If you are presently saying to yourself, “But I don’t seem to be good at anything. I don’t know what my strengths are,” then let me make one thing very clear to you. If you are able to read this then you are literate and that is a strength. One of the reasons we miss the strengths that are so abundant and right before our eyes, is that once we learn how to solve a problem such as tying our shoes, looking both ways before crossing the street, reading, or something more complicated like preparing a meal, it can become routine and we take it for granted.

My suggestion to you, starting today, is to bring your routine strengths back into your awareness. Ask yourself, “What problems did I solve today? If you’re having a difficult time determining what problems existed today, just make a list of everything you did. If you picked out something to wear then you solved the problem of, “What do I wear today?” In fact, every time you ask a question you are stating a problem and when you answer that question you are offering a solution.

The Strength In The Details

Those with ADHD or autism are constantly reminded of the problems they cause others instead of the solutions they provide. Which is why I make an all-out effort with my sons to emphasize how their actions solve problems in my life. When they help around the house I thank them and I thank them specifically. I don’t simply say thank you or thanks for helping. I say, “Thank you so much for helping me put the dishes in the dishwasher so quickly. That saved me so much time that now I’ll be able to play cards with you.”

I help them discover their strengths by pointing out the specific problems they solved and the specific things they did to help me solve it. The specific skill they used is their strength. Whether it be an ability to organize (not my strength by the way), an ability to stick with the project until it’s done, a tremendous eye for detail or any other specific ability. Letting them know that they had the knowledge or ability needed to solve your problem is HUGE.  In doing so you emphasize how they are specifically equipped to solve a problem for another person and you’re expressing gratitude for it.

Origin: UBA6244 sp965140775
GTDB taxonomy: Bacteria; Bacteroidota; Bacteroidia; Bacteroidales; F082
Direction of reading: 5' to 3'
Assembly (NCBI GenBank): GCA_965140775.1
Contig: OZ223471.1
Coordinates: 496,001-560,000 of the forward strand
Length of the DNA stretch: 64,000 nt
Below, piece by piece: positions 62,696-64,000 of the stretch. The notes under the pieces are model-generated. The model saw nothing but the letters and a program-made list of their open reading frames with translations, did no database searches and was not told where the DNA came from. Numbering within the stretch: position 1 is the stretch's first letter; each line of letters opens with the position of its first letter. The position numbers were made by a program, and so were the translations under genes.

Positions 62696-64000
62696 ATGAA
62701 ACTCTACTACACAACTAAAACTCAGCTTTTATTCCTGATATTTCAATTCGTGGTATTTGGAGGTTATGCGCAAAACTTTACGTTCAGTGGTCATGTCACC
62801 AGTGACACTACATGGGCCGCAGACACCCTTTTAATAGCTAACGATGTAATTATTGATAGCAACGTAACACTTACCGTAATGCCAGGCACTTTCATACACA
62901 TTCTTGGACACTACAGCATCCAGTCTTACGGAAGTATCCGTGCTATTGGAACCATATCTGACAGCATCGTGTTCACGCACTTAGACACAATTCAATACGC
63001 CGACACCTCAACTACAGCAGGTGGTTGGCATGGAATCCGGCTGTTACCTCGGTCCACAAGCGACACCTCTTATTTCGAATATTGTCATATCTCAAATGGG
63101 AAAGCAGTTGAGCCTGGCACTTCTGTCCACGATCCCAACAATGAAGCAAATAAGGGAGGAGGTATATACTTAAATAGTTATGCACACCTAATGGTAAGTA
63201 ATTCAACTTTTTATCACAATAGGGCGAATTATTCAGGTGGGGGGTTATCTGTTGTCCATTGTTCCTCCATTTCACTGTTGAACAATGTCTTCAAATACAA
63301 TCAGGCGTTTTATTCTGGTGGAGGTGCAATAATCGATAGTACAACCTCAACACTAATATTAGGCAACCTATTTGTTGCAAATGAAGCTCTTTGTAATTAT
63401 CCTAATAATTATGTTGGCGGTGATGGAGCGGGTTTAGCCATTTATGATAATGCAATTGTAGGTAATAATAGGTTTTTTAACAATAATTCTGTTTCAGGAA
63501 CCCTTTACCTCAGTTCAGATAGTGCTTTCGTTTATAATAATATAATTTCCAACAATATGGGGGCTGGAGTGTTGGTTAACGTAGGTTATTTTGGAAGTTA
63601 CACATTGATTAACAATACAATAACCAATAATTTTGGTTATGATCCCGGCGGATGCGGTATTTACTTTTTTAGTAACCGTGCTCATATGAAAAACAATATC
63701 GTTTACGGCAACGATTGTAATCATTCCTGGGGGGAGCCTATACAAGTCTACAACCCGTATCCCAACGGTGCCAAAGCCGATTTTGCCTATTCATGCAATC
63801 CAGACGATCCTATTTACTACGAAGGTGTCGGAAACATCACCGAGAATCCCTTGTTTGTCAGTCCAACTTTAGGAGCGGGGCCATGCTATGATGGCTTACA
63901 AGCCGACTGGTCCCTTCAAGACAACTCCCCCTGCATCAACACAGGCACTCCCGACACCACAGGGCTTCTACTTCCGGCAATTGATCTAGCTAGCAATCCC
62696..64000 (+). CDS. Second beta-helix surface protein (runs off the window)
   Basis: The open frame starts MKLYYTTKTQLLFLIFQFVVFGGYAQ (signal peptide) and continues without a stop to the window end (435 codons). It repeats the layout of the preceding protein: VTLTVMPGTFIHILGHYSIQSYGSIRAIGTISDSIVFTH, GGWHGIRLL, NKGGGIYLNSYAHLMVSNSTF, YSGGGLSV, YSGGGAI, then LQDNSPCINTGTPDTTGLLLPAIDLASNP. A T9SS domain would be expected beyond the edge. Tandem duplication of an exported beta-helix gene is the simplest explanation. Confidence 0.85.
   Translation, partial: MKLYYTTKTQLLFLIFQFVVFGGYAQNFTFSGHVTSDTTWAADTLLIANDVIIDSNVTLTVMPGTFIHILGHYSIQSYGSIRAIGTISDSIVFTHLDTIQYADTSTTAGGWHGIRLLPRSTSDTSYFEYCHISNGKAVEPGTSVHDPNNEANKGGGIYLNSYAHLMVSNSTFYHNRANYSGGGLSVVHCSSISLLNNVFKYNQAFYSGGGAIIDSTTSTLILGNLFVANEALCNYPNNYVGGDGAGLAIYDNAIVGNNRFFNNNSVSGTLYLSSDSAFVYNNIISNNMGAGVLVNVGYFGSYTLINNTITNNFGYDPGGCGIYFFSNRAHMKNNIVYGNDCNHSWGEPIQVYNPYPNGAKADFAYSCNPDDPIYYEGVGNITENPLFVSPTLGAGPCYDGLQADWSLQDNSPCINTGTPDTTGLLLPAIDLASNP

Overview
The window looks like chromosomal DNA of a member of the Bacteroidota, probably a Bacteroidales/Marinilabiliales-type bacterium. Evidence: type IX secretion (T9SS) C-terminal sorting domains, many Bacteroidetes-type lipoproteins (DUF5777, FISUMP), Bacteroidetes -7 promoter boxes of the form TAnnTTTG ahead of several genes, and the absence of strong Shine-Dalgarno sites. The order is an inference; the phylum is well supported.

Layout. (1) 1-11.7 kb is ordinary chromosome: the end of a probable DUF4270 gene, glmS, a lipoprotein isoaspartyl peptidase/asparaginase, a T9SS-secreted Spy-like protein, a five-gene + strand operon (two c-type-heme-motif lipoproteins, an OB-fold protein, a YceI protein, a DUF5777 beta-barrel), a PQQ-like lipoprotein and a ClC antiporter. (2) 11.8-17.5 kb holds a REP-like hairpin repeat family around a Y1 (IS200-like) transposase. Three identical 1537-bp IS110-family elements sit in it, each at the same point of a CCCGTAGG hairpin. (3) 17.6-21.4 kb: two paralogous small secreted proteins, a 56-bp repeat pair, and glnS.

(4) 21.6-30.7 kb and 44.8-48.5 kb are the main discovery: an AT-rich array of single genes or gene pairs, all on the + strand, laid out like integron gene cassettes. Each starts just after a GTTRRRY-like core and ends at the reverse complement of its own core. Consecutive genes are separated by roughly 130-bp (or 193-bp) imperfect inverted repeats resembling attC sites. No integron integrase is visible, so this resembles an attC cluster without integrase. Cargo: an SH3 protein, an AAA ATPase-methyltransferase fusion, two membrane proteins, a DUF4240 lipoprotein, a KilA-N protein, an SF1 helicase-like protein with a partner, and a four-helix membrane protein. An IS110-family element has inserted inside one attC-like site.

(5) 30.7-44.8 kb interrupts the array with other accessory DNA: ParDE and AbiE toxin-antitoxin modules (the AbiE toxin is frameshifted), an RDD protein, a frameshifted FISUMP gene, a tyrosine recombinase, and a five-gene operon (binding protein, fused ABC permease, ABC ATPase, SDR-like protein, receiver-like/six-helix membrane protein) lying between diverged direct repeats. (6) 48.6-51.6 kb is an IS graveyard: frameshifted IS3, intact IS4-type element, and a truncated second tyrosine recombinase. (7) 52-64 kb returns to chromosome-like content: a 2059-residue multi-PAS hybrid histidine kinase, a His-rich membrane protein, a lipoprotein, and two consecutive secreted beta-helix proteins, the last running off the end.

Did I Miss Something?

How many of your day to day strengths are you becoming more aware of now? Are their strengths that you don’t give yourself credit for? The last question to ask yourself is, “How many of the questions you answered today, and the other problems you solved, were done so to help another person?”

It is important to be aware of the solutions we provide and the contributions we make not only to the quality of our own lives but to the quality of the lives of others. It is in making our contribution to society that we ultimately feel our self-worth. When we feel that our presence in the world each day solves more problems than it causes, then we feel more worthwhile, then we feel like we are important to this world. To feel the opposite is to feel worthless, to feel like a burden. That isn’t a feeling anyone deserves to have, so please be very cognizant of whether or not you are encouraging someone in your life to emphasize their challenges and the problems they cause over their strengths and the problems they solve.

Thanks for being you.